Celebrate Your Victories
There is a common misconception that we must be “perfect” or “better” in order to be worthy of compassion—that we are not deserving of it until we overcome our perceived shortcomings, limitations, or failures. Sometimes we may feel that we still have too much work to do or too many flaws to fix before we can allow ourselves grace. But this is not the case. In fact, self-compassion and imperfection go hand-in-hand. Self-compassion involves recognizing that suffering and perceived inadequacy are part of the shared human experience.
Self-compassion not only involves acknowledging this suffering and the things you’d like to do differently. It also involves acknowledging your victories and what you have already achieved today.
Because the healing journey is an ongoing process, personal victories achieved along the way can go unnoticed. You might have days where you feel you’ve made little progress in your healing. You might get frustrated and impatient, focusing on doubts, struggles, and setbacks you’ve experienced. These kinds of thoughts and feelings can happen instinctively, which is why it’s important to practice self-compassion and recognize that no matter where you are or what you’ve done (or haven’t done), you are strong and resilient now.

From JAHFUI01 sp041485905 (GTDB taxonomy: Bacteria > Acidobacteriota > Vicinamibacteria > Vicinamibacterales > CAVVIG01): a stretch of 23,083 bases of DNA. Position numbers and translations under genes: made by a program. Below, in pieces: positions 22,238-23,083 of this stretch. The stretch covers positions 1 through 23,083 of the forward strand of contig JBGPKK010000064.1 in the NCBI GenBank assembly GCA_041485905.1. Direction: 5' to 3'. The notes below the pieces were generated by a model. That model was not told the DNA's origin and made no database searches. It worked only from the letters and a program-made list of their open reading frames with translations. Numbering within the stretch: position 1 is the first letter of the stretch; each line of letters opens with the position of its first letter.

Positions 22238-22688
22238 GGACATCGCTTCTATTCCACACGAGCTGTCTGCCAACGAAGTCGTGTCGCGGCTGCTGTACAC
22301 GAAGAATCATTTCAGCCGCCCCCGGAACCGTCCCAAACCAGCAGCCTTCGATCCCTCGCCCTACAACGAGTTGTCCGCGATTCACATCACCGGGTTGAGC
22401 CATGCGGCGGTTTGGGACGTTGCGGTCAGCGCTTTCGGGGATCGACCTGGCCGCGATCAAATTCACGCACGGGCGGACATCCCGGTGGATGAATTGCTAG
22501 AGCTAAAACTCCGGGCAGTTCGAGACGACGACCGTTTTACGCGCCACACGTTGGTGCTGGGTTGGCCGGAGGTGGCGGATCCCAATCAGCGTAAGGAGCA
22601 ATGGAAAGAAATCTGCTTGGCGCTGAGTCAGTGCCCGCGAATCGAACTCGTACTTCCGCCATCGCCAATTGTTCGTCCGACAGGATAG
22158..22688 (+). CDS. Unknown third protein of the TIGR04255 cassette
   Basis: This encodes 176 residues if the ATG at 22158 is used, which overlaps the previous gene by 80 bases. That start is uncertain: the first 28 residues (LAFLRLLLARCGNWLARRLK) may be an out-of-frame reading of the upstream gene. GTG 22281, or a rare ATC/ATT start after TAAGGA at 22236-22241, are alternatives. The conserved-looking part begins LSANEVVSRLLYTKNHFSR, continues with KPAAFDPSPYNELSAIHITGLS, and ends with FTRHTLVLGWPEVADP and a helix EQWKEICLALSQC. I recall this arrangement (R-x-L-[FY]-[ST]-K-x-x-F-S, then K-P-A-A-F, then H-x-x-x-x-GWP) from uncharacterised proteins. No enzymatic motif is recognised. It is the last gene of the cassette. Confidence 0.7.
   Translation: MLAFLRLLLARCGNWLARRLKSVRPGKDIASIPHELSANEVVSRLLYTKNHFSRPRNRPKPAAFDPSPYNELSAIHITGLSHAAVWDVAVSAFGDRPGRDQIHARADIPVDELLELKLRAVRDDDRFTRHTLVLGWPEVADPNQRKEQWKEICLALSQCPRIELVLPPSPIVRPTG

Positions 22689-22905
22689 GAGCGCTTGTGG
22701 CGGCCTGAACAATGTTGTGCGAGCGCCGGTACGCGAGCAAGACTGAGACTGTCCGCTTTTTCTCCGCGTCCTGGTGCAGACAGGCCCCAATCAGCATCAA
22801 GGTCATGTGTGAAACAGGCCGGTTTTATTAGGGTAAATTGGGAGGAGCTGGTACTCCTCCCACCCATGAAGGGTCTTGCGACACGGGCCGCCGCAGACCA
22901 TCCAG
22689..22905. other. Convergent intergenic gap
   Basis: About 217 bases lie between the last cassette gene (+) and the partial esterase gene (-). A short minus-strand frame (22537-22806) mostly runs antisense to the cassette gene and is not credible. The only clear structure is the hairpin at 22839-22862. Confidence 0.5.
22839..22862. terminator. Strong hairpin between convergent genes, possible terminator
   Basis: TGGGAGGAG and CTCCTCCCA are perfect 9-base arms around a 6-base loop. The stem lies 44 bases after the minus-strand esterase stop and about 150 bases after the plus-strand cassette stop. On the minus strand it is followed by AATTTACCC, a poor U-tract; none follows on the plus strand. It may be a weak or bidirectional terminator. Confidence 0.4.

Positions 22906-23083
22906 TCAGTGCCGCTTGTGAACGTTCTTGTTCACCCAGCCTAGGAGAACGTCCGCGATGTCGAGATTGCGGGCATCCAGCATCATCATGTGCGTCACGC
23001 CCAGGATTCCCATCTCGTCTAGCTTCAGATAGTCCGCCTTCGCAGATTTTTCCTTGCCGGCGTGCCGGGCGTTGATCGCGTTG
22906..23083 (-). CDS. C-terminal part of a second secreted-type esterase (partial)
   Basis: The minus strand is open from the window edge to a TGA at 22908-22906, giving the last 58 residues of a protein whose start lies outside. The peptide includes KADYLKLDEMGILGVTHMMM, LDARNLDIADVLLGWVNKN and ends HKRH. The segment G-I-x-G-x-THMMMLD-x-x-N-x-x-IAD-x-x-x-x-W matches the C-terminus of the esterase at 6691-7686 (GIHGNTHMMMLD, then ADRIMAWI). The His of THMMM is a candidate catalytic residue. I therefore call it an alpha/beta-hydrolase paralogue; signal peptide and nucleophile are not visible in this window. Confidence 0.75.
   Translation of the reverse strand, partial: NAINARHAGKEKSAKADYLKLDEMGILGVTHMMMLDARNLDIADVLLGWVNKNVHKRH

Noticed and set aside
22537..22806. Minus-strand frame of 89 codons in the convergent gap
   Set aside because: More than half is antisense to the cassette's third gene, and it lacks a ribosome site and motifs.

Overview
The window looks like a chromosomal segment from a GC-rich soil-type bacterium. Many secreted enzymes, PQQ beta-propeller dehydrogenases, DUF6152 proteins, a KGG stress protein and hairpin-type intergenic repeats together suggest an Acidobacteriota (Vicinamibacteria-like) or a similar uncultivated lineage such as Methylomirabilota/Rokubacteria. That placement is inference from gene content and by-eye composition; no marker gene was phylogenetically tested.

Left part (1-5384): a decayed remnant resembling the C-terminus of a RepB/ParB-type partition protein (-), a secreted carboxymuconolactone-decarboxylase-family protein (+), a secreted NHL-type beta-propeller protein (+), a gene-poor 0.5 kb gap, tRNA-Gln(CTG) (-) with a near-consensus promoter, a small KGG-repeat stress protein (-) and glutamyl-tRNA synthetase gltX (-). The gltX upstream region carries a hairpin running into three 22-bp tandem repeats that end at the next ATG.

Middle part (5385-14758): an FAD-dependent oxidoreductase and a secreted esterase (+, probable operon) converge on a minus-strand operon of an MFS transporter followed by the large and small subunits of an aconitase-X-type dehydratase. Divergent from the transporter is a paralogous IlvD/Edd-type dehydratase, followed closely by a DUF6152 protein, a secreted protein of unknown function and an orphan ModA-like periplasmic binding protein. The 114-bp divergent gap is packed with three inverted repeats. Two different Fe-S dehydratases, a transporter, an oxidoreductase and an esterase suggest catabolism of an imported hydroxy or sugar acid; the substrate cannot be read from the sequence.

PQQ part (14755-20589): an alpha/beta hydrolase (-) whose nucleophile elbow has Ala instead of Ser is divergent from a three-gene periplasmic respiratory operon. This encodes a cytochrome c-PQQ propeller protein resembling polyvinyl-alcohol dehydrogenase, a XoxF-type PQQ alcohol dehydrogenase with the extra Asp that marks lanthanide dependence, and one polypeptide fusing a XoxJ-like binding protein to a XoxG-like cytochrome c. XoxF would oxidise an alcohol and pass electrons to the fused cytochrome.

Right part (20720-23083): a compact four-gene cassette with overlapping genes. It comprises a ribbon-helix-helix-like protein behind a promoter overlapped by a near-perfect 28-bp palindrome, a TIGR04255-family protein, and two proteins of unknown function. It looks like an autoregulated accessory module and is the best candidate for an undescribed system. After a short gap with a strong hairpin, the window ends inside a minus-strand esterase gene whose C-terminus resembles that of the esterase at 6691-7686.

Today’s activity is about highlighting your present strength, courage, and impact. Similar to how you’ve been sharing a personal triumph during each check-in, this activity centers around noticing the good things you are already achieving every day and practicing self-kindness in the face of difficulties.
This could be anything you see as a personal triumph, no matter how small it may seem. Some examples might be:
- I got out of bed.
- I finished a project.
- I took a breath to ground myself.
- I held a boundary.
- I tried something new.
- I made progress on something important to me.
- I gave myself a compliment.
- I set aside time for self-care and/or play.
- I told my kids I loved them.
- I practiced safe touch.
- I engaged my body in movement.
- I ran an errand.
- I spent time outside.
- I noticed something beautiful and positive.
- I practiced self-compassion.